At 6:30 this morning my husband was taking a shower. Bleary after a bout of insomnia last night, I staggered into the kitchen to pack him a lunch before driving him to work. The empty peanut butter jar from yesterday was sitting on the counter waiting to get washed of its last oily dregs, reminding me to fumble through the depths of the pantry for another jar.
But it wasn’t there. Making a peanut butter-filled cake, peanut butter-filled cookies, and a whole lot of peanut butter and jelly sandwiches had cleared out the small hoard of jars in the cupboard. This was a not a fact I was quite prepared to face at 6:30am, and when my towel-clad husband emerged from his shower he was greeted with a grumpy wife and the information that he would have to fend for himself at lunchtime.
The morning commute was foggy, but the drive, the sun, and two cups of coffee cleared the haze both meteorological and metaphorical. We did not have any peanut butter, but we definitely had five pounds of organic raw peanuts. Always up for a culinary adventure (or as my husband would say, trashing the kitchen), I decided to put my food processor to use.
Two cups of raw peanuts in a single layer on a pan get toasted at 350F for about 10 minutes. “Never leave nuts in the oven unattended as they burn very quickly,” says the Voice of Experience.
Due to a combination of paranoia (see above quotation) and poor timing (I was making breakfast at the same time) my peanuts are very lightly toasted. They should be just golden brown as they will continue to cook on the pan once removed from the oven.
Now the fun part! On the excellent advice of Alton Brown I let the peanuts cool, then rubbed them between my hands to loosen the skin. After two handfuls I got really smart and did this over the tray. It was early.
Once I had gotten to most of the nuts, I scooped them into my salad spinner and used the awesome powers of centrifugal force to spin the skins away. I still had to pick through them a bit to find renegades, but it was much faster than hand-sifting all of them.
If I had a large food processor this might have been faster, but I have this 3-cup version — great for what I normally need, but not quite enough oomph for 2 cups of peanuts. It may also be the loudest food processor known to man so whirring anything longer than 30 seconds is borderline painful. If you have a larger capacity processor, go to town. If not, I recommend making nut butters in small batches.
In the food processor bowl I combined 1 cup of toasted, skinned peanuts, 1/4 teaspoon kosher salt, 1/2 teaspoon honey, and 1 tablespoon vegetable oil (we were out of peanut oil). After pulsing a few times to break up the peanuts, I let it process for about 2 ear-splitting minutes, scraping down the sides of the bowl every 30-45 seconds. I reserved about 1/4 cup of peanuts and repeated the process with the rest. The last 1/4 cup I chopped and stirred in for crunch.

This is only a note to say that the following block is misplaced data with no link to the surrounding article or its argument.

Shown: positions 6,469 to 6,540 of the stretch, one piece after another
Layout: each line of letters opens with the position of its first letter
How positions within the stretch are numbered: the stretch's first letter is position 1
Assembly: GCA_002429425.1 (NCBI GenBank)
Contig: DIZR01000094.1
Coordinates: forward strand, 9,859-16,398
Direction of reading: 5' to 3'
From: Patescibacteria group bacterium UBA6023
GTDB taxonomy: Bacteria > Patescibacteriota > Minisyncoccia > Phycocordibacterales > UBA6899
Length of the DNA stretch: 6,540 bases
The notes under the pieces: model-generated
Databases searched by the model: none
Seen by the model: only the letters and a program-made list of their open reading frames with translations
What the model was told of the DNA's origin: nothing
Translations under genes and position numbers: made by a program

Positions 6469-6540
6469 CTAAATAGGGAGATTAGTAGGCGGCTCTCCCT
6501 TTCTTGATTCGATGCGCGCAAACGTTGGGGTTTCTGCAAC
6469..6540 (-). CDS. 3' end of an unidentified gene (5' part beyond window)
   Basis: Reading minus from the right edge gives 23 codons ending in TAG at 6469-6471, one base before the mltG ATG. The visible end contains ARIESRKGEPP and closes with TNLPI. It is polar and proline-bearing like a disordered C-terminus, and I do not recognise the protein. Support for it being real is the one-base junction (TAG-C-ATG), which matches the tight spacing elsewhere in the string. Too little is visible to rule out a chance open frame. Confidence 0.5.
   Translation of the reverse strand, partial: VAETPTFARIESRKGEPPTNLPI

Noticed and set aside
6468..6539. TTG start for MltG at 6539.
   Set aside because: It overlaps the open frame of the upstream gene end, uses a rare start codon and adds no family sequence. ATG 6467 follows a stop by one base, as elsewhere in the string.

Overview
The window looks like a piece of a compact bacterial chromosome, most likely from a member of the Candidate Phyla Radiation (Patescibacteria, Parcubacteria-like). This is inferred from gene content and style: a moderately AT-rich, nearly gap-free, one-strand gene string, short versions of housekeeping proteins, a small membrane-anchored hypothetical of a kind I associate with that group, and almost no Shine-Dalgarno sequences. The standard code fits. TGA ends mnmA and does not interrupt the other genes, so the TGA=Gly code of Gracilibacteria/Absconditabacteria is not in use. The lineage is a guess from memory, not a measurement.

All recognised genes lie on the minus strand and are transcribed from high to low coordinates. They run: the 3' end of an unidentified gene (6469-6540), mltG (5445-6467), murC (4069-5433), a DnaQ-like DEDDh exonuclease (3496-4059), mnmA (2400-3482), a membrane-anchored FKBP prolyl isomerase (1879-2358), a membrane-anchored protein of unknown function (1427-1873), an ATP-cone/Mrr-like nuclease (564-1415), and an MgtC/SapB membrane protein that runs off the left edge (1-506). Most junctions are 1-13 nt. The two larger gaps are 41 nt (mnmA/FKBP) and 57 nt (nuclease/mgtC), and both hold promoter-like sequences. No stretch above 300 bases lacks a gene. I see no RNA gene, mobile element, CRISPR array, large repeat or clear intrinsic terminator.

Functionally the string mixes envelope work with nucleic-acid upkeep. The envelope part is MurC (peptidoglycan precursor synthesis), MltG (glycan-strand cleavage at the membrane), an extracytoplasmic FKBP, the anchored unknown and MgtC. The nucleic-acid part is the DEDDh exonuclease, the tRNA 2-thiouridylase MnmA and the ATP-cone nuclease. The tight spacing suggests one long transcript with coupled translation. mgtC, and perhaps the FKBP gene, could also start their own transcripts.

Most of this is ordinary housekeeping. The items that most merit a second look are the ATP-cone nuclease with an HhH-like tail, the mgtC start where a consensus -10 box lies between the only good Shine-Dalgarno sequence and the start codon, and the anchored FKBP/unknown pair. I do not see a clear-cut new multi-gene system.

Ta da! Peanut butter!
After stirring it all up I wished I had reserved more of the peanuts for crunch as it was a bit spare, but it sure tastes like peanut butter.
The organic peanut butter I usually buy runs about $5 per 16 ounce jar (I stocked up when it was on sale for $4). Two cups of peanuts is about 13 ounces, so I ended up with slightly less than a full jar when I was done. The peanuts were just under $2/pound for a grand total of about $1.60 worth in this recipe. Add about 5 cents of honey, a few pennies of salt and oil, we’ll round it up to $1.75 — and I’d say that’s not a bad deal.
Homemade Peanut Butter
Yields about 1.5 cups of peanut butter
Note: The darker you roast your peanuts, the more intense the flavor. We prefer a bit lighter roast, but you may not. Using a darker pan will make the peanuts toast faster, so times are approximate. As mentioned above, I had to process mine in batches because I have a small-capacity food processor. If you have a 12-cup bowl it will probably work in one go.
2 cups (about 13 ounces) raw peanuts
1/2 teaspoon kosher salt
1 teaspoon honey
2 tablespoons peanut or neutral-flavored oil
1.) Preheat oven to 350F. Spread peanuts in a single layer on a baking sheet. Bake at 350F for about 10 minutes, shaking the pan occasionally. Peanuts are done when they are just golden brown and fragrant. Remove from oven and let cool.
2.) When peanuts are cool enough to handle, rub them between your hands to loosen the skins. Place peanuts in a salad spinner to separate skins from peanuts.
3.) If crunchy peanut butter is desired, reserve 1/4-1/2 cup of the peanuts. In the bowl of a food processor, combine peanuts, honey, and salt. If the capacity of your food processor is small, work in 2 or 3 batches. Pulse a few times to break up the peanuts, then drizzle in some oil. Process until smooth. If making crunchy peanut butter, chop reserved peanuts and stir in.
4.) Store refrigerated in an air-tight jar (an old peanut jar works really well) for up to a month.
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